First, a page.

Former Vice President Dick Cheney thinks "isolationism is crazy," believes Obamacare is just one example of presidential overreach, says budget cuts to the military are "outrageous" – and doesn't consider it so bad when "Congress doesn't do anything."
Cheney, an ardent critic
of both the president's domestic and foreign policy, also reiterated his unqualified defense of the Bush administration's decision to invade Iraq
in 2003, saying it was "absolutely the right thing to do."
"I believed in it then, I look back on it now, it was absolutely the right thing to do," Cheney said at a Politico
-sponsored lunch that also featured his wife, Lynne, and daughter Liz.
The current administration's foreign policy, however, had the Wyoming Republican fuming.
President Barack Obama "loves to run around … telling us al-Qaida’s dead," despite problems in the Middle East – and helped create the current crisis by his desire for a full withdrawal in Iraq, Cheney charged.
"I don’t think Obama ever had any intention of leaving anybody behind," he said.
The Politico Playbook event was delayed twice by protesters who calling him a "war criminal," Politico reported.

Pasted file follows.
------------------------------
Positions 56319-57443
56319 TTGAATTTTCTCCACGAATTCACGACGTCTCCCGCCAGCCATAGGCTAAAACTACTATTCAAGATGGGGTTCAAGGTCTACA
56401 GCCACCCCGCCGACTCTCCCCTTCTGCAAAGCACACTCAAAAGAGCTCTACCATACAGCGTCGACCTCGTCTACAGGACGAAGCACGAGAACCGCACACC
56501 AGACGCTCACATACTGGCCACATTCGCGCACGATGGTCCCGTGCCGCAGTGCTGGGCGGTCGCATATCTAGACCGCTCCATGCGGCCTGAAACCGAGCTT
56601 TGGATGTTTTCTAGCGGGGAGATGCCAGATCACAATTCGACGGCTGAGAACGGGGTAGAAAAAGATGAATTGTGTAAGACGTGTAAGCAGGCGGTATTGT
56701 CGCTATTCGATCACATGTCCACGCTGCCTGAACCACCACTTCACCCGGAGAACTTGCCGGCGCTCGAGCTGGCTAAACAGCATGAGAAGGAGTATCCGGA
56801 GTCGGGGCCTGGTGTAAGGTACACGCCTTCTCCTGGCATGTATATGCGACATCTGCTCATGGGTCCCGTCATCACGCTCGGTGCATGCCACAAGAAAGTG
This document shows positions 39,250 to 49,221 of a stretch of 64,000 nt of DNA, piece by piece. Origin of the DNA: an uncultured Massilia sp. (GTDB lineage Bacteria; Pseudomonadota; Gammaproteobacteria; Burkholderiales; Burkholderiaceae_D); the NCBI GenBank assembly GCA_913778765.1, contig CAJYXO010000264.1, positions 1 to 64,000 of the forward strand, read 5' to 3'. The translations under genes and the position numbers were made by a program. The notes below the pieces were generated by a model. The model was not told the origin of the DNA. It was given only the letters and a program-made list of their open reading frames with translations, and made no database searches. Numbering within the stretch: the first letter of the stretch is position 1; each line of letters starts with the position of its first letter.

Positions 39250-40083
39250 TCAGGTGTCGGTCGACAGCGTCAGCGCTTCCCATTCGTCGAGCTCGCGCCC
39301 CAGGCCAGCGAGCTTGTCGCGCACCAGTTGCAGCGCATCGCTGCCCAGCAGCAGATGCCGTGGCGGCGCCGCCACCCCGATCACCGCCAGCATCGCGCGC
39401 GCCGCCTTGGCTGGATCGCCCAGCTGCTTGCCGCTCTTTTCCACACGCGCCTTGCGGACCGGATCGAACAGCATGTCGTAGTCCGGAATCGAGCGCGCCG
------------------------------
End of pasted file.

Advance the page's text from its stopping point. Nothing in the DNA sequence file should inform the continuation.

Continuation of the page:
Though the former vice president refused to dip into GOP presidential politics – Texas Gov. Rick Perry and Kentucky Sen. Rand Paul have been trading barbs
over isolationist foreign policy — he leaned into Republicans who don't endorse a robust foreign policy.
"One of my great concerns is that we’ve gotten to the point where, within our own party, we have sort of an isolationist strain developing," he said."I think isolationism is crazy."
He also blasted Obama for a "dramatically reduced the military" and called budget cuts at the Pentagon "outrageous."
"That ought to be our top priority for spending, not food stamps," he said.
And he said in other areas – particularly Obamacare – the president has exceeded "his constitutional authority," saying the healthcare reform bill " was so bad that I thought it should have been repealed."
But the president's missteps will be a boon for the GOP, he predicted.
"After the performance of the Democratic Party, which I think has been dismal … they’ve got a hell of a record to defend," he said.
Cheney also said he doesn't mind a little Capitol Hill gridlock.
"I don’t think it’s necessarily a bad year when Congress doesn’t do anything," he said.
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